Optimum Nutrition’s 100% Whey Gold Standard stands out as the only whey-based protein among our recommended brands. Gold Standard uses whey protein isolates as the primary ingredient, and offers a competitive 24 grams of protein and more than 5 grams of BCAAs per serving. ON 100% Whey Gold Standard comes in more than a dozen flavors, but only the natural chocolate and natural vanilla met our review criteria.

After fishing out the scoop at the bottom of a 5 lb bottle, we mixed and tested the natural vanilla. The powder mixed easily in water and was voted best texture among the recommended brands in our taste test. It finished third for taste, but the general feedback was that the taste was not particularly strong (which could be a good thing if you prefer a softer / mild flavor).

Per 6 oz. serving
Protein: 17g
BCAAs: 3.8g
Glutamine & Glutamic acid: 3.1g

Buy On Amazon

Garden of Life Raw Protein Review

Garden of Life is a plant-based protein derived from more than a dozen organic sprouts. The powder comes in four different flavors, three of which (Original, Chocolate, Vanilla) met all of our review criteria. Garden of life is a vegan, gluten free, dairy free, and soy free option that provides 17 grams of protein per serving.

Garden of Life struggled a bit in our taste test, coming in second place for taste and third place for texture. All of the products we tested can be mixed without a blender or shaker cup, but the Garden of Life powder seemed to settle quicker than the other products we tested. If you plan to drink this one on your drive to work you’ll probably want a shaker or a cup with a lid that enables you to control the consistency as you drink it.


What we learned while researching the protein powder industry

Early assumptions

We approached this review with two main assumptions:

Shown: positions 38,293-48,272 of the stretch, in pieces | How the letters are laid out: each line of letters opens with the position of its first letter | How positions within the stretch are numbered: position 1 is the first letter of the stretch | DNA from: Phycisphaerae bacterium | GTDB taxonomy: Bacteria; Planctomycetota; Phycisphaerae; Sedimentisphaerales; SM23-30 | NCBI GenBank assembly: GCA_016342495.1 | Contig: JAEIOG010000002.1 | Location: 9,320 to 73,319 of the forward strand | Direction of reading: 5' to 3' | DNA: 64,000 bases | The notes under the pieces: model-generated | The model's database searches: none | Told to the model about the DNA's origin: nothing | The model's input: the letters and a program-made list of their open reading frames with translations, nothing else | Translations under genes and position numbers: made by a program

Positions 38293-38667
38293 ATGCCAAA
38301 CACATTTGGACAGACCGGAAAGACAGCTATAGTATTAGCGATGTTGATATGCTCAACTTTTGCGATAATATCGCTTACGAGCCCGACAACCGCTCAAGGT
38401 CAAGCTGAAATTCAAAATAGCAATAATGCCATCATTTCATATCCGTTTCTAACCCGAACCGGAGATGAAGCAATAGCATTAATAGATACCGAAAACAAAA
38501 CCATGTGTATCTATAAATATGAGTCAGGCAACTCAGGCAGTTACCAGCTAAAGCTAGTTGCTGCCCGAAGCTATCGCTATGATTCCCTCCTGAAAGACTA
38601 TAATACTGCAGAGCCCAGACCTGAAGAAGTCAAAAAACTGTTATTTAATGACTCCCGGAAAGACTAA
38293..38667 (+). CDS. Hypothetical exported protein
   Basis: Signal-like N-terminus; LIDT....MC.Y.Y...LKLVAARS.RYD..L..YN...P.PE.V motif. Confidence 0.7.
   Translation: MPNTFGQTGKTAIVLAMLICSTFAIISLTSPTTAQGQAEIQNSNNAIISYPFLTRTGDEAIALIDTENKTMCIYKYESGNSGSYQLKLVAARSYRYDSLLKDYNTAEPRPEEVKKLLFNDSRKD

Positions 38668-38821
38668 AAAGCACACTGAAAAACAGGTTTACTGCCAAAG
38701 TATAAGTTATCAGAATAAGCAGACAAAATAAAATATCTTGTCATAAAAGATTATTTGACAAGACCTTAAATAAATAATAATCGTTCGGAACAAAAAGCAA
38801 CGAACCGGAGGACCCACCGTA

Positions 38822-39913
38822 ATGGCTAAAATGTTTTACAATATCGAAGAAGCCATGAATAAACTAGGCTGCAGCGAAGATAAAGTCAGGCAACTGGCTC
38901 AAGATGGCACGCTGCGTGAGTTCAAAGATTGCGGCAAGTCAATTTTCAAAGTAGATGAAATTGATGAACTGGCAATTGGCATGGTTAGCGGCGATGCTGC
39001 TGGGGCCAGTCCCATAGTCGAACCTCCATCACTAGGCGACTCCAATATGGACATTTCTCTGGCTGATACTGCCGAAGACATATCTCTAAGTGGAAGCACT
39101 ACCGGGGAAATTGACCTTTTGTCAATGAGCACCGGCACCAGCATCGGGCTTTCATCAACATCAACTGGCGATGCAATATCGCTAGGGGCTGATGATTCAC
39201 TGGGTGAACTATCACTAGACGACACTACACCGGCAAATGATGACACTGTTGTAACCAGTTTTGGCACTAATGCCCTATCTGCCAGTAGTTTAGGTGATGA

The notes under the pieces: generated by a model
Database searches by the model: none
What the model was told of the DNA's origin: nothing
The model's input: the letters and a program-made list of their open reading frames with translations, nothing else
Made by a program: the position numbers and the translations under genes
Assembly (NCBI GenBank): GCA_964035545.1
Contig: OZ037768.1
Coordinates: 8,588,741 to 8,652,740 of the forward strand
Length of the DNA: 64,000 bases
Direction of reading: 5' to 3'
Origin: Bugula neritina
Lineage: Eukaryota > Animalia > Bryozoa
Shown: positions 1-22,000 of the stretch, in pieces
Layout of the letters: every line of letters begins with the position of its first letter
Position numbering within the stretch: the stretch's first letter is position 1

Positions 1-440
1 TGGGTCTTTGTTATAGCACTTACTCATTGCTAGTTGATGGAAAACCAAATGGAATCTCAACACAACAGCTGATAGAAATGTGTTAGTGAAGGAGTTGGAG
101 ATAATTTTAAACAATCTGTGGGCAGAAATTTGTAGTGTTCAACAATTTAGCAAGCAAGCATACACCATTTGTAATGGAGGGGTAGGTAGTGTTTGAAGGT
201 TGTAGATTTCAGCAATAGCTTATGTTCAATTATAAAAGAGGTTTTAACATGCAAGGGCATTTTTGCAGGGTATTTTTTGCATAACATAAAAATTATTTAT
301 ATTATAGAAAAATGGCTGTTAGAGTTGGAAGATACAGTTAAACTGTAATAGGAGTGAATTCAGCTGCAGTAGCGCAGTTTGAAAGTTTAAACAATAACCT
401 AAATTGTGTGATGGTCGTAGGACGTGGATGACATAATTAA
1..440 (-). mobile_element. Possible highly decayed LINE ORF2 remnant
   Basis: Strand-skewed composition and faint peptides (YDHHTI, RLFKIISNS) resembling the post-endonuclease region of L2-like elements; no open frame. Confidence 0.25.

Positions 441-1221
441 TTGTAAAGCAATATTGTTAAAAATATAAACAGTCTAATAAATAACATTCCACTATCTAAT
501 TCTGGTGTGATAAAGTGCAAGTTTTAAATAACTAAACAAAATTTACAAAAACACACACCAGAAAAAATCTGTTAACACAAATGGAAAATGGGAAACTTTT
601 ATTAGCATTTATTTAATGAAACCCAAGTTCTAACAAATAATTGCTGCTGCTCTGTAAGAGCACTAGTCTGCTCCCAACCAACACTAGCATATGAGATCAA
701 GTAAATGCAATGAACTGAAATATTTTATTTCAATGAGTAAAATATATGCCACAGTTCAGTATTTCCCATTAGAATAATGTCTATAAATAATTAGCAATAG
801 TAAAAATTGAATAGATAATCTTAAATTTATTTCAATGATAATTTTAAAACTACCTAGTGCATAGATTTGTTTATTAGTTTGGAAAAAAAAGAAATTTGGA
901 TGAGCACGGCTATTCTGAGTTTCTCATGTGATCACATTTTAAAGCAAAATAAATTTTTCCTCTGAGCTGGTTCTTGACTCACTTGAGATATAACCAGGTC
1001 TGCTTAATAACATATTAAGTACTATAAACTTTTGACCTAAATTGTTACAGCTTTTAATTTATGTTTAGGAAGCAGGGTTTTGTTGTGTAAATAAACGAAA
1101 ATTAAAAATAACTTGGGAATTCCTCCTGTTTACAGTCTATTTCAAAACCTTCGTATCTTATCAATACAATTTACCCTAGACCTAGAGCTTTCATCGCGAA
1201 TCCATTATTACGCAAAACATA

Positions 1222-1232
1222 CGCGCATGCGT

1. Quality ingredients are crucial
  2. The type of protein you should ingest depends upon your fitness goals

Artificial ingredients are useless and can lower your overall health

artificial sweeteners

The general consensus among online fitness and nutrition communities is that the artificial sweeteners and colorings used in protein powders are bad for you. We took our research a step further and asked over 4,000 registered dietitians for their opinions on the matter. Their response was unanimous (and much stronger): If possible, artificial sugars and colorings should be completely avoided. Not only are they unnecessary; they’re potentially dangerous.

A majority of the studies we found on artificial sweeteners and dyes provide “inconclusive” results, but the controversy surrounding the topic is enough cause for concern. Many common food colorings are considered a “concern” by the FDA and the debate regarding the benefits of artificial sweeteners like sucralose and aspartame is ongoing. Here’s a list of the bad ingredients (and their side effects) we found to be most common in protein powders after digging through the “Supplement Facts” of nearly 700 different products:

artificial sweeteners

Verified protein powders should be preferred over those